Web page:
At the end of the day, scary tactics notwithstanding, to quit smoking remains a deeply personal decision, akin of choosing a particular diet regime, or becoming a vegetarian.
ARE YOU GOING TO FINISH THAT?
Which brings us to the age-old discussion over whether we should or are we even supposed to have the flesh of dead animals as so central a staple of our food consumption.
Growing criticism of the meat industry has reached strident levels. Beyond the usual health-minded professionals, the anti-meat activist movement, and the slow build-up of awareness about animal rights, the industry now is facing a new, formidable foe: climate change.
Scientists are already compiling comprehensive lists of all other contributing factors to climate change, besides our still all-too-encompassing reliance on carbon fuels for energy.
Topping such lists is usually the cycle of raising cattle for human consumption. All over the planet, millions of herds (more)
______
Read Also:
* The Beef Of Going Meatless
* Meatless Time
Continue reading

Pregnant Times

A Pi for Einstein
& Marielle Franco

Three important dates are marked today: Albert Einstein’s birth, he of the theory of relativity, in 1879; the Number Pi, the ratio of a circle’s circumference to its diameter, since 1988; and the murder of Rio councilwoman, and race and LGBT activist, Marielle Franco, a year ago.
Such events have little connection among them, but understanding each for its relevance help us get to know better the world we live in. Or rather, beyond champagne and cake, today could be suitable for a bit of soul searching as for why we are in the state we are in.
Number coincidences, to be sure, are mainly illusions our brains create for forming connections otherwise hard to notice by busybodies like us. Most times, the law of probabilities and statistics debunk claims of supernatural occurrences based on figures or even random events.
That being said, we’re consumed by possibilities they suggest to our overstimulated, and easily bored, existences. It’s enough to see, say, the same number appearing in a seemingly casual succession, for us to lose it, read it as a divine sign, or simply go buy a lottery ticket.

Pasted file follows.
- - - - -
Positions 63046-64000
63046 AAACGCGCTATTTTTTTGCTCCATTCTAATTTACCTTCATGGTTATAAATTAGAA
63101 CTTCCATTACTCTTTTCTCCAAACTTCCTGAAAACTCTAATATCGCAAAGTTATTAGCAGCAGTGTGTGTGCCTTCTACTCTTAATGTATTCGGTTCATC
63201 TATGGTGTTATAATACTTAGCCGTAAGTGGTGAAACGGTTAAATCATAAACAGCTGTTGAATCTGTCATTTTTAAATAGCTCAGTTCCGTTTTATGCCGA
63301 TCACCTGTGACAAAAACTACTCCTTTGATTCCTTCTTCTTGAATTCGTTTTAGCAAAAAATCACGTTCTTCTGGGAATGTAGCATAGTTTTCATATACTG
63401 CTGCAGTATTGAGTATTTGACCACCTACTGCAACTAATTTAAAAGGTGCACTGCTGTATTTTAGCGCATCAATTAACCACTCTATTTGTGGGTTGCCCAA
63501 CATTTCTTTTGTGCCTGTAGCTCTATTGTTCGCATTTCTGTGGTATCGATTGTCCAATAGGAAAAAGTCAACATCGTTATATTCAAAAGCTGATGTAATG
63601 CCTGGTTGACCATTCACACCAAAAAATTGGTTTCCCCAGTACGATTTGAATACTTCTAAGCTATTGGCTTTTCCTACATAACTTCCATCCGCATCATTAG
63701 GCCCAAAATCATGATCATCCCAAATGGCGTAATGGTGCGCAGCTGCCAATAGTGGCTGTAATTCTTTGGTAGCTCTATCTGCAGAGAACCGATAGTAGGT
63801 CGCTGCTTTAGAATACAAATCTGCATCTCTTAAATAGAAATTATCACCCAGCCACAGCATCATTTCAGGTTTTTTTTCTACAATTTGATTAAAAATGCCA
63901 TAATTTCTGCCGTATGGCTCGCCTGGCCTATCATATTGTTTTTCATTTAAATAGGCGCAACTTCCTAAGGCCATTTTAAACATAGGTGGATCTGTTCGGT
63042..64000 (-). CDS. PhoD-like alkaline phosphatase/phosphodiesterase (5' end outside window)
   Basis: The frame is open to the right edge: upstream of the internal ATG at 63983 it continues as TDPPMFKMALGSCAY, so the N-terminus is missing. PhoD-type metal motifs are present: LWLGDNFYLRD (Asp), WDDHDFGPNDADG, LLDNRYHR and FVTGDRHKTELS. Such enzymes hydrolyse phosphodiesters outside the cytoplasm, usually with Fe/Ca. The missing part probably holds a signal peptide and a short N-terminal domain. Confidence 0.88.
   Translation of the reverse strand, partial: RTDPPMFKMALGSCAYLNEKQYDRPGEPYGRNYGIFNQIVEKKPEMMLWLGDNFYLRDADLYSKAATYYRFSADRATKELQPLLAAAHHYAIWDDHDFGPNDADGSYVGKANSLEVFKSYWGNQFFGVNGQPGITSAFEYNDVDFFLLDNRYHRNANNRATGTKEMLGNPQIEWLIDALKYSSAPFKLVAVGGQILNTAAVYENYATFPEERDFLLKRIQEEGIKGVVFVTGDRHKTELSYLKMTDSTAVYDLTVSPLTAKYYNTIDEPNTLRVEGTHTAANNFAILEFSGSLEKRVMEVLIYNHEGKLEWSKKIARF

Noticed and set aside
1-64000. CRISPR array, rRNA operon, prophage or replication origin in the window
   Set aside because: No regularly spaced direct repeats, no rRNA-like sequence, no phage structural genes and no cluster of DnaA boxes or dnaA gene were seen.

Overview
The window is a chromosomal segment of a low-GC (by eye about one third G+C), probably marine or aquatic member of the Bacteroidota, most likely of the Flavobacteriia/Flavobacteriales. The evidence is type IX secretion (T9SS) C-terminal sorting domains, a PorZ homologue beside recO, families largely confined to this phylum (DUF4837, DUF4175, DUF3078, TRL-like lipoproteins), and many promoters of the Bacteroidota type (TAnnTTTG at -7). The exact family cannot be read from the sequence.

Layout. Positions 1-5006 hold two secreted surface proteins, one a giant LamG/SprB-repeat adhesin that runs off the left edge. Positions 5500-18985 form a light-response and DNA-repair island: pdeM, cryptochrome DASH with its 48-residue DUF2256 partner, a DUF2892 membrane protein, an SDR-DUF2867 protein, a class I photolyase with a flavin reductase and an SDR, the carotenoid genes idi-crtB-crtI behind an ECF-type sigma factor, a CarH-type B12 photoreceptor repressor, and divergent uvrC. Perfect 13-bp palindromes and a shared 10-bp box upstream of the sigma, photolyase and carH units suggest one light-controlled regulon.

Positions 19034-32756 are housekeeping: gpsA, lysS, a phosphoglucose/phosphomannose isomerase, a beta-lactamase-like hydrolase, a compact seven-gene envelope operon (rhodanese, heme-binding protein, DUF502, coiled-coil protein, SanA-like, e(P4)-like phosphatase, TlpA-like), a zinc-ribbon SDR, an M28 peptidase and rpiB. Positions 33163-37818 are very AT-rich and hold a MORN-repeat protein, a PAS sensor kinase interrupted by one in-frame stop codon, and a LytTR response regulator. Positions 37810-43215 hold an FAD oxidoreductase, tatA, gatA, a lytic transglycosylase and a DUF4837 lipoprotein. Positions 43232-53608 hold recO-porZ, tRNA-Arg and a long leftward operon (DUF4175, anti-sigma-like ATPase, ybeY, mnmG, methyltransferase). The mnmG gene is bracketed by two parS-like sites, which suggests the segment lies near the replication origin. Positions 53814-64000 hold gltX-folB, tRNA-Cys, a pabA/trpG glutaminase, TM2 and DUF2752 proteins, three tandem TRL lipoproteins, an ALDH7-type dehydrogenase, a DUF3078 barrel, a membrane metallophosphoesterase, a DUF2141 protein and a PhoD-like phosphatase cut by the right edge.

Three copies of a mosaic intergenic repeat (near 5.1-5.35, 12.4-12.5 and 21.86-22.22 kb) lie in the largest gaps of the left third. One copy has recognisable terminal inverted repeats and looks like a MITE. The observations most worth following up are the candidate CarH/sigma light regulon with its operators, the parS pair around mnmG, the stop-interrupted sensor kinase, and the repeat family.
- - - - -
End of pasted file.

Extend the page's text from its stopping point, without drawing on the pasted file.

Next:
Gamblers blame their obsession to their automatic response to digits, and dare not to imply that luck, usually bad for everyone, has nothing to do with numeric values. Because, well, some of them, do strike rich every once in a while. People are just nuts for numbers.

THE POET OF LOGICAL IDEAS
Einstein, born 140 years ago in the then German Empire, had a peripatetic life. He renounced his country of birth, and spent five years as a stateless scientist. In 1933, while visiting the U.S. already as a Swiss citizen, he saw Hitler‘s ascent to power and decided to stay.
It’s also ironic that, while his research opened the door for the atomic era, which he personally urged Americans to join, later in life he co-signed the 1955 Einstein-Russell Manifesto, along philosopher Bertrand Russell, to this day, a monument to pacifism and an alert about nukes.
For science, Relativity was his biggest legacy, with implications in practically all fields of knowledge. To us, though, he is the benign-looking white-haired man with his tongue stuck out, in the famous pic by UPI photographer Arthur Sasse, taken 68 years ago today.
Millions of teenagers had that photo on their wall in the 1960s, together with Make Love, Not War signs, the Beatles, and other heroes of the era. Just like now, few could define Relativity, but most knew what Einstein stood for til the end: the dignity of the human experience.
He’s one of the 20th century’s figures that made his the world we all live in now. His sway over science and the culture seems boundless, and will certainly last. Less certain is whether his influence is still strong enough to convince mankind to opt for peace.

SO WHY SQUARING A CIRCLE?
It’s understandable that Egyptians made the first calculations about the circle’s diameter so early on in our recorded history. And that Greek mathematician Archimedes of Syracuse perfected that figure to what we now know to be 3.141592653589793238 (and counting).
After all, it was already known that heavenly bodies were round – even as the concept of nationality was still very fluid – and the circle is considered the most primitive of human inventions. ‘Don’t disturb my circles,‘ though, Archimedes‘ alleged last words, not so much.
William Jones is credited to picking the Greek letter P to name the diameter, in 1706. But only in 1988, the American scientific (more)
__________
Read Also:
* Albert’s Pie
* In a Relative Way
* American Pi

Continue reading

Net Bandits


Here Are the Republicans Who Sold 
Your Internet Rights to Their Patrons

Smiling while preaching against the ‘heavy hand of government,’ Chairman Ajit Pai’s just fulfilled exactly what he’d been put in charge to do: to kick the teeth of the Federal Communications Commission, and yank the Internet from everybody but those who can pay to access it.